6629 Route 23A, Tannersville, NY 12485
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Mark Twain in the Catskills

                OlderwithpipeBy 1890, Mark Twain was arguably the most famous writer in America.  

From 1867, when he published “The Celebrated Jumping Frog of Calaveras County & Other Sketches” to lukewarm sales to 1889 when critics widely panned one of his last novels, “A Connecticut Yankee in King Arthur’s Court,” Twin had given American Literature three of its most enduring classics, “Tom Sawyer” (1876), “The Prince and the Pauper” (1881), and “The Adventures of Huckleberry Finn” (1884).

By 1890, Mark Twain had earned his rest.  That summer, Twain, his wife, Livy, and their three daughters, Susy, Clara, and Jean rented a cottage at Onteora Park in the northern Catskills.  Interior design giant Candace Wheeler had founded Onteora Park in 1883 with her brother, Frank Thurber, quickly developing it into a summer getaway for artists, writers, and other notables. Wheeler’s firm, Associated Artists, which she had co-founded with designer Louis Comfort Tiffany, had designed the interior of Mark Twain’s house in Hartford, Connecticut. By 1890, the Onteora Club had become a veritable who’s who of American Art and Letters, including writers Mary Mapes Dodge (Hans Brinker, or The Silver Skates), Elizabeth Bacon Custer (Tenting on the Plains); Laurence Hutton , American essayist; Brander Matthews  (The Theaters of Paris) and Hamlin Garland I(A Son of the Middle Border);    Carroll Beckwith, a fashionable portrait painter who gave lessons in his studio; John Alexander, president of the National Academy of Design; and America’s First Lady of the Stage, actress Maude Adams.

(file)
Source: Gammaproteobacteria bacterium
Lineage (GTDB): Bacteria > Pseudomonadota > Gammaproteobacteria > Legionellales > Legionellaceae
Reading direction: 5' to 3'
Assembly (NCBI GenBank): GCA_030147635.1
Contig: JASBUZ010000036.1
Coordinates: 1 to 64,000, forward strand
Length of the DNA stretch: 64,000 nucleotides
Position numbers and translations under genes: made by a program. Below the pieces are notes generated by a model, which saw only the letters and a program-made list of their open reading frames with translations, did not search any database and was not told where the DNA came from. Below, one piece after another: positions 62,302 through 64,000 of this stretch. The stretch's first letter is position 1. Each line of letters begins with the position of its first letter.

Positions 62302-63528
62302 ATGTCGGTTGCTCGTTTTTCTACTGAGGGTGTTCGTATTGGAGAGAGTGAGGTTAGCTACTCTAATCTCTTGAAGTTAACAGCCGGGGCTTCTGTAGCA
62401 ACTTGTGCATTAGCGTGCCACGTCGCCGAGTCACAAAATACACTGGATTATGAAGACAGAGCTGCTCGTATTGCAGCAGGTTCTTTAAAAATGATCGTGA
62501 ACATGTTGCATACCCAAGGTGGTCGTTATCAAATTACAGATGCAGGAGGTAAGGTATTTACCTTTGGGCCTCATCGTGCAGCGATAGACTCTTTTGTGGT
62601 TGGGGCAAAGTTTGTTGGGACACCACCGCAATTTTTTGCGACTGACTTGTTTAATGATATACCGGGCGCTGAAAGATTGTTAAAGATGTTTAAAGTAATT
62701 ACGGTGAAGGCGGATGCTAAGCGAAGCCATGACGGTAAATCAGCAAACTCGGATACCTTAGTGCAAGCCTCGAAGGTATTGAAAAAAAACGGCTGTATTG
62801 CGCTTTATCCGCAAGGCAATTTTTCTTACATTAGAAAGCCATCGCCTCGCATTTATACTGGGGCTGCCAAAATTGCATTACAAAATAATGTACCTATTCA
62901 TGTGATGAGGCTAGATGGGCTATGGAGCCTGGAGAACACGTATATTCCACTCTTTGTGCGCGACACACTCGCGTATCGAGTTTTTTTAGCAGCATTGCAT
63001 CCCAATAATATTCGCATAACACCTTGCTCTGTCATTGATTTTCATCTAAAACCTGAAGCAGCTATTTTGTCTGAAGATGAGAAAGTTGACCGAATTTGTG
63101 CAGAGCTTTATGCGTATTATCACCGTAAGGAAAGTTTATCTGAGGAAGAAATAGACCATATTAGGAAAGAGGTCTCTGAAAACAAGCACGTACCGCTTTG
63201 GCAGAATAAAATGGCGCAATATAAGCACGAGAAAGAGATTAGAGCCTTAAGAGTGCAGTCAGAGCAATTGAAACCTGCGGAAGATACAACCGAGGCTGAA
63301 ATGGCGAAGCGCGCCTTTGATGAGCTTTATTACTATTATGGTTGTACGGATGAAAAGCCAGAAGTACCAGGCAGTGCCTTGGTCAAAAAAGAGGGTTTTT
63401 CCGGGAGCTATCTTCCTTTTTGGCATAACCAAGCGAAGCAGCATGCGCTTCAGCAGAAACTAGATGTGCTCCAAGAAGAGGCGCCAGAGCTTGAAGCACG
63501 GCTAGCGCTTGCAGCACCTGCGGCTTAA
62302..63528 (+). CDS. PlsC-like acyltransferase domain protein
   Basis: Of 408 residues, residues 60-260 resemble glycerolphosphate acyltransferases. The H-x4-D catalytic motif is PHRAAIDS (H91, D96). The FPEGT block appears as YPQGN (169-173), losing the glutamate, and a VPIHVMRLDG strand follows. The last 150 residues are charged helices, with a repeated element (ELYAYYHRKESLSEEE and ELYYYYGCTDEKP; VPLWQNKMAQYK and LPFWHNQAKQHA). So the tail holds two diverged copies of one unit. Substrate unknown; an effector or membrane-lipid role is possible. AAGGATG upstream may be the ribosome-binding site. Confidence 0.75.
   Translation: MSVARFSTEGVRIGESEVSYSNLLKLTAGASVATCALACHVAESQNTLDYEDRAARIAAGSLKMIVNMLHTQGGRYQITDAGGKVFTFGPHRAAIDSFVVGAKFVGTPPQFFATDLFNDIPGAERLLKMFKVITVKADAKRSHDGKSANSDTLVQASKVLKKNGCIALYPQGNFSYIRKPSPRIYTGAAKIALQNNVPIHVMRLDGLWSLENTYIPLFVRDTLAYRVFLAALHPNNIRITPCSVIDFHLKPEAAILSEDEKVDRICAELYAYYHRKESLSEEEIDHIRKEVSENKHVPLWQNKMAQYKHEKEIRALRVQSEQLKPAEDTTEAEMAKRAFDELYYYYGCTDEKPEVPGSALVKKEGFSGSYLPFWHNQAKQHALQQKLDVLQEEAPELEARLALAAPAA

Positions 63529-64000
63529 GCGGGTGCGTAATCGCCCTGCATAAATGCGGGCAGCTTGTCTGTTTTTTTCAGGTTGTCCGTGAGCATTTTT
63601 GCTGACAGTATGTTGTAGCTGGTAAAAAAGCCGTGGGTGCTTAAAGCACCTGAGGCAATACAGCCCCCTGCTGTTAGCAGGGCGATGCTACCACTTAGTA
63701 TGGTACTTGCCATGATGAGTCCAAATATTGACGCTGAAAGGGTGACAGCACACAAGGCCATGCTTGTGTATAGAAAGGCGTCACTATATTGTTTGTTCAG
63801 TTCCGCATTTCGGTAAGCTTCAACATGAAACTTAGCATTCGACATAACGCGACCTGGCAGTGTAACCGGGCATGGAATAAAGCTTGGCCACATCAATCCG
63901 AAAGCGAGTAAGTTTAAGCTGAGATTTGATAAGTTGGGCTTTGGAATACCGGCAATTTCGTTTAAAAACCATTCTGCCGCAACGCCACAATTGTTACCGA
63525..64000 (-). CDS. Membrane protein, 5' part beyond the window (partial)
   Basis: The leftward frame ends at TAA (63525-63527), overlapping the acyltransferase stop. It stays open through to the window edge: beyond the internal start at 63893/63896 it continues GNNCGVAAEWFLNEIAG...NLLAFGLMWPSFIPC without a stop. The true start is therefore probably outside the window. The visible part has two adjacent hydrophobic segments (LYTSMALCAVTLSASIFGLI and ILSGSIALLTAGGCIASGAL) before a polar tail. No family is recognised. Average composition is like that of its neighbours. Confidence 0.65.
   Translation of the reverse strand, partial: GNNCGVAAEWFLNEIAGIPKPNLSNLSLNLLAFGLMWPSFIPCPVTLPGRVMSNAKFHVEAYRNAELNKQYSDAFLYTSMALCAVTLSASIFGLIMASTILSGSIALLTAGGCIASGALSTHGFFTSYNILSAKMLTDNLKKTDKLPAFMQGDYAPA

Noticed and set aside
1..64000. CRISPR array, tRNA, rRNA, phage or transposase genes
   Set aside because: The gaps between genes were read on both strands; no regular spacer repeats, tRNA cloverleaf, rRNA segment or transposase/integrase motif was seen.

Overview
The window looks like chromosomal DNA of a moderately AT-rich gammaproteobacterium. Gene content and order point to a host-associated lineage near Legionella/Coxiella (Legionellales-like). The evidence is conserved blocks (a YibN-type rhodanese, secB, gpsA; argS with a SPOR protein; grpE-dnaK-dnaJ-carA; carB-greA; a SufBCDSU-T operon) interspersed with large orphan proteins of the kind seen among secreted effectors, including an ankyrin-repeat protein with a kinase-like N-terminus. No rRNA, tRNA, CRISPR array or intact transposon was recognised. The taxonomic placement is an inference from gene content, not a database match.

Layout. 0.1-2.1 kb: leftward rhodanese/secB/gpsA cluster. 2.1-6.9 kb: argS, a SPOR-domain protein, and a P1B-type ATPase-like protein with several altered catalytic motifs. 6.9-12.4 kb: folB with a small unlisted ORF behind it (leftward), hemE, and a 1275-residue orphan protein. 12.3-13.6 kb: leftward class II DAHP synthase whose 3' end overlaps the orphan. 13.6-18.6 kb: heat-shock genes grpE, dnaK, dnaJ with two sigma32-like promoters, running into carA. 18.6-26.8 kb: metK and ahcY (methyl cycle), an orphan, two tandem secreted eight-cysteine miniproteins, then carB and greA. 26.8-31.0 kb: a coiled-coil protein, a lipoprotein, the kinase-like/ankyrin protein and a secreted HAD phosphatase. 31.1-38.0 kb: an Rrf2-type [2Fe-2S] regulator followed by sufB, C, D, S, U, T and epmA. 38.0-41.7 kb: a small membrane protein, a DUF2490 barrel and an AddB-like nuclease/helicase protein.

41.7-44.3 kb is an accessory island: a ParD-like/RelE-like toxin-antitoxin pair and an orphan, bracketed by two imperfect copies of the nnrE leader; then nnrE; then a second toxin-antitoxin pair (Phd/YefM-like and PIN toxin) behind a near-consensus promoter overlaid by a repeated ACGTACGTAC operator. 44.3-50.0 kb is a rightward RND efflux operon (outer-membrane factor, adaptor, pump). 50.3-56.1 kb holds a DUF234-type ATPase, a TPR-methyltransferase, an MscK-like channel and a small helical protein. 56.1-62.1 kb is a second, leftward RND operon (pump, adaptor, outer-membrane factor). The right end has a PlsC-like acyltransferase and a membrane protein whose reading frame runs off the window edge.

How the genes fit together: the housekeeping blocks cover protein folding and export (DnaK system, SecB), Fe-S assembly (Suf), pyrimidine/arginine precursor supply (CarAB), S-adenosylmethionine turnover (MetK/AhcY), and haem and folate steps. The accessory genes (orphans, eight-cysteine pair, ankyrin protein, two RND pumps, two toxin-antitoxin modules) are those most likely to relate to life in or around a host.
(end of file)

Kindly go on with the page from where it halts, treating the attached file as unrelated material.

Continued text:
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There were frequent visitors to Twain’s cottage, called “The Balsam,” that summer, especially at evening when the literati gathered on Twain’s porch to hear him spin one of his wildly popular firelight stories. “The Balsam” was strategically located across from “The Bear and Fox Inn,” Onteora’s Clubhouse at the time where cottagers’ guests took room and board and partook of the many entertainments of the season, including theatrical productions, pantomimes, charades, and lectures. “The Bear and Fox” is also alleged to have been the place to which Twain referred when he said that the walls of the hotel were paper thin so that “you can hear the young lady in the opposite room changing her mind.”

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Many places have laid claim to Mark Twain as a revered resident or visitor to their region: Elmira, NY; Hannibal, MO; Hartford, CT; and, of course, The Town of Hunter, NY.

The Mark Twain Room: Just another reason to stay at the Washington Irving Inn in Tannersville, Town of Hunter, NY.

 

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